IN A DARK, DARK WOOD (2015/16)
Simon & Schuster, 310 pp.
English writer Ruth Ware's debut novel, In a Dark, Dark Wood, draws comparisons to Gillian Flynn (Gone Girl) and Paula Hawkins (The Girl of the Train). Both are apt, if by those analogies, we mean the creepy undertones of Flynn and the inner psychological torment of Hawkins. Ware's novel is a thrilling and skin-crawling read–one I tore through in just two nights.
This surprised me, as the book's set-up is one that would have normally sent me running the other way. Its central character is twenty-six-year-old Leonora Shaw ("Nora"), a London writer with few friends and a loner lifestyle that suits her just fine. Out of the blue she gets an email inviting her to take part in a "hen" party–the British term for a bachelorette gathering–for Clare Cavendish. Clare had been a close friend from childhood, but Nora's literally not had contact with her for ten years. Her first impulse is to delete the email, but her only really close friend Nina, a lanky Brazilian doctor, got a similar email. Neither wishes to go, but the email's sender and event organizer, Flo, insists that Clare would be devastated if they didn't accept. So Nora and Nina decide to give it a shot.
What ensues is like something out of Agatha Christie, except the creepy house in this case is a sterile glass-sided modernist mistake plopped down in a rural section of Northumberland at the end of a rutted lane and so hemmed in by trees that's there's no Internet or cell phone coverage. Nora and Nina are among a select few guests, the others being Tom, a gay actor/director; Melanie, a neurotic new mother; and Flo, the hen party organizer equivalent of a Bridezilla. Flo declares herself Clare's best friend, but she's also obviously a few bubbles off plumb and so fragile that each aspect of the party must go off exactly as she envisions it, lest sturm und drang wash away the house and all in it. For her part, Clare seems as haughty and privileged as Nora and Nina remembered.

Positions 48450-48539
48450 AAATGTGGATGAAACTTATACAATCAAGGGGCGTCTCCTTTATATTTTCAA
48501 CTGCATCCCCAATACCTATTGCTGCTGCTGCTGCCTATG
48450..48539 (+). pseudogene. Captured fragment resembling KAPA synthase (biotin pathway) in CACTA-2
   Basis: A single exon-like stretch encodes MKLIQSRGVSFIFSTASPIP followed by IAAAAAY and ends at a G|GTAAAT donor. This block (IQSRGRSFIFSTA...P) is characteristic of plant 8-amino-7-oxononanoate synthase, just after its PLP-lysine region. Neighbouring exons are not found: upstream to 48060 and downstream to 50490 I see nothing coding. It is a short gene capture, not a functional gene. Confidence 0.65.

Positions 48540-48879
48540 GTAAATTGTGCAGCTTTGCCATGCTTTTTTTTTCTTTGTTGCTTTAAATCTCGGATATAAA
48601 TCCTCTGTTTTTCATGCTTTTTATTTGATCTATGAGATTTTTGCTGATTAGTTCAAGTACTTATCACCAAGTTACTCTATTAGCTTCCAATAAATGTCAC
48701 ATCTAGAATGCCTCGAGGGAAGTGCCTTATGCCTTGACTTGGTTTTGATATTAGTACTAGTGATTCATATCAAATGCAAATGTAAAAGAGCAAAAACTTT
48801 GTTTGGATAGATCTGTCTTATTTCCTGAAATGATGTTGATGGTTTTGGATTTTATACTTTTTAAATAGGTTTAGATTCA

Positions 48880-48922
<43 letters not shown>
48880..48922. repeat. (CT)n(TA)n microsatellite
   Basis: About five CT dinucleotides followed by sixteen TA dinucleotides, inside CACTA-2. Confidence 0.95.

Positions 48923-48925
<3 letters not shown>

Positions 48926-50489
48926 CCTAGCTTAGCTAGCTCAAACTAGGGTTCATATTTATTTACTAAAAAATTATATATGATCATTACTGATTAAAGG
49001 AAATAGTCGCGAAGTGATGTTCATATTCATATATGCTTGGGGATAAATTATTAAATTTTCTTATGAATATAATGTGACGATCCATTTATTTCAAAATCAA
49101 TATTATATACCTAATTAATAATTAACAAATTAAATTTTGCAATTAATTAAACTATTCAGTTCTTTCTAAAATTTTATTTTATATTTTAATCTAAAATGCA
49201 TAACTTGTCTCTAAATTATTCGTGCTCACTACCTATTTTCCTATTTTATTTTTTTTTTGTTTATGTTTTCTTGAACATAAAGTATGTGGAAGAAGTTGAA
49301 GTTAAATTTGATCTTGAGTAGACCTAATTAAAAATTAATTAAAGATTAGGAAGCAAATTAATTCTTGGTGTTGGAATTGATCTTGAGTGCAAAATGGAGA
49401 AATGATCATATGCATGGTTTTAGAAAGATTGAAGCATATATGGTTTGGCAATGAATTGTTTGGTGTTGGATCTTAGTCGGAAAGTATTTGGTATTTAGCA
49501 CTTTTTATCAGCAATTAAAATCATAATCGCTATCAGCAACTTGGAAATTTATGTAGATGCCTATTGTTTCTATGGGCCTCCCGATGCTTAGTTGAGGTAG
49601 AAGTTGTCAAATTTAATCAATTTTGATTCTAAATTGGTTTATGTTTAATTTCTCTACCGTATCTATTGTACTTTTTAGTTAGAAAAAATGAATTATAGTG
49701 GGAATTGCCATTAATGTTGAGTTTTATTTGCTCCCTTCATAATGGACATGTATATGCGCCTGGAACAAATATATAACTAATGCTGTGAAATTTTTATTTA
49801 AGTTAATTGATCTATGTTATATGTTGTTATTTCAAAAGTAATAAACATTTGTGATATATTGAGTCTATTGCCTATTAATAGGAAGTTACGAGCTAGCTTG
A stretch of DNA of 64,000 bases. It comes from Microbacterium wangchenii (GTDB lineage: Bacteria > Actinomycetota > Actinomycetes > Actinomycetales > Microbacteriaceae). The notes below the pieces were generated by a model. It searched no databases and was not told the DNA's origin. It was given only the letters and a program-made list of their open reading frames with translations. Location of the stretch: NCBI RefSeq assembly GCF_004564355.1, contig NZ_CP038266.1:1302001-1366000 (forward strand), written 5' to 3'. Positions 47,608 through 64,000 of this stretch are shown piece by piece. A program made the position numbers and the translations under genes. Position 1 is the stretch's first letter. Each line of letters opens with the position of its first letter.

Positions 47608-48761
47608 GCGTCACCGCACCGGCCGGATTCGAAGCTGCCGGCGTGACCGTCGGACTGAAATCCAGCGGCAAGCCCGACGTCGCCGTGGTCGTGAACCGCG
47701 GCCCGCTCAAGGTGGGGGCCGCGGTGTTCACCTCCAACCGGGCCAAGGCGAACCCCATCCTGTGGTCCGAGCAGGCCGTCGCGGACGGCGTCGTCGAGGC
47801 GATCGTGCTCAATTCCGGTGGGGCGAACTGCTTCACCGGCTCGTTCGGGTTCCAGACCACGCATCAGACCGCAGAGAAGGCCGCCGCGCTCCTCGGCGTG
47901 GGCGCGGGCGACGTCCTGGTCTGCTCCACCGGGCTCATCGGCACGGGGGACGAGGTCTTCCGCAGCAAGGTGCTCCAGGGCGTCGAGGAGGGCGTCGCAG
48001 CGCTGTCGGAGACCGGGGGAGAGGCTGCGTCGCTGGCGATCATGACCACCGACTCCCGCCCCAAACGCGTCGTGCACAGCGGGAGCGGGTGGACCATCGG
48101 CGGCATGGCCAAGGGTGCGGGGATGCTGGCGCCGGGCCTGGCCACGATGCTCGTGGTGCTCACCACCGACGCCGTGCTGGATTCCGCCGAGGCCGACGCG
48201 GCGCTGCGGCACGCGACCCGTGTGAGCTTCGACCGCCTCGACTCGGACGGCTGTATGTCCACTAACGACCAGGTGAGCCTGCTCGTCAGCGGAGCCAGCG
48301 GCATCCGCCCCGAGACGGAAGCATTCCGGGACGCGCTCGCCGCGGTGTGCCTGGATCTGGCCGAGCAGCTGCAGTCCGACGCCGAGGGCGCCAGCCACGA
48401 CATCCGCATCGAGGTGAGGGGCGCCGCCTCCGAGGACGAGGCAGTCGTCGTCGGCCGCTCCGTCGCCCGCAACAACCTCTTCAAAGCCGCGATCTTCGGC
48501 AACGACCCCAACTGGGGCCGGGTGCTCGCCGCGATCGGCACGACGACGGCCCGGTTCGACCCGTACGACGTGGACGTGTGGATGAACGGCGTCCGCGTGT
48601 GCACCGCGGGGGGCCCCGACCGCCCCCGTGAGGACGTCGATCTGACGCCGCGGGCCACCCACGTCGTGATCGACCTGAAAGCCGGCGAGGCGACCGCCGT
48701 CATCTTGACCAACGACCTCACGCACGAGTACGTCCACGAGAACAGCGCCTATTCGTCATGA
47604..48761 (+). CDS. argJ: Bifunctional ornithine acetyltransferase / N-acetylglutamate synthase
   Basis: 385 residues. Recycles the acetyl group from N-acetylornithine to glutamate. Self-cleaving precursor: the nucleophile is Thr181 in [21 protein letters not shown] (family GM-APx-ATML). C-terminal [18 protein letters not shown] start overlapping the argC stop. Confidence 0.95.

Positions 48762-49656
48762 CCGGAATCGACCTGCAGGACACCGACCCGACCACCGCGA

So what do you do? Nora and Nina are freaked out–the house has no curtains, for heaven's sake–but is this just the paranoia that city slickers often feel when they go into the country? No one else is very comfortable either, but wouldn't you just tell yourself, "Hey, it's just 48 hours," and suck it up? Bad idea!
Ware serves up a taut mystery that involves many twists, including a deft use of a dramatic trope known as Chekhov's gun. There's also suspicion run wild, old wounds reopened, obsession, accidents, amnesia, and maybe some pigeons (clay and human) set up for a fall. Much like the character Rachel in The Girl in the Train, poor Nora is pushed into such a state that she can't access or trust her own memories. And she's not the only one. In a Dark, Dark Wood is a clichéd title, but it's also a satisfying page-turner. I'll say no more, except to offer this advice: If you find yourself in a creepy setting, it's a terrible idea to mess with a Ouija board.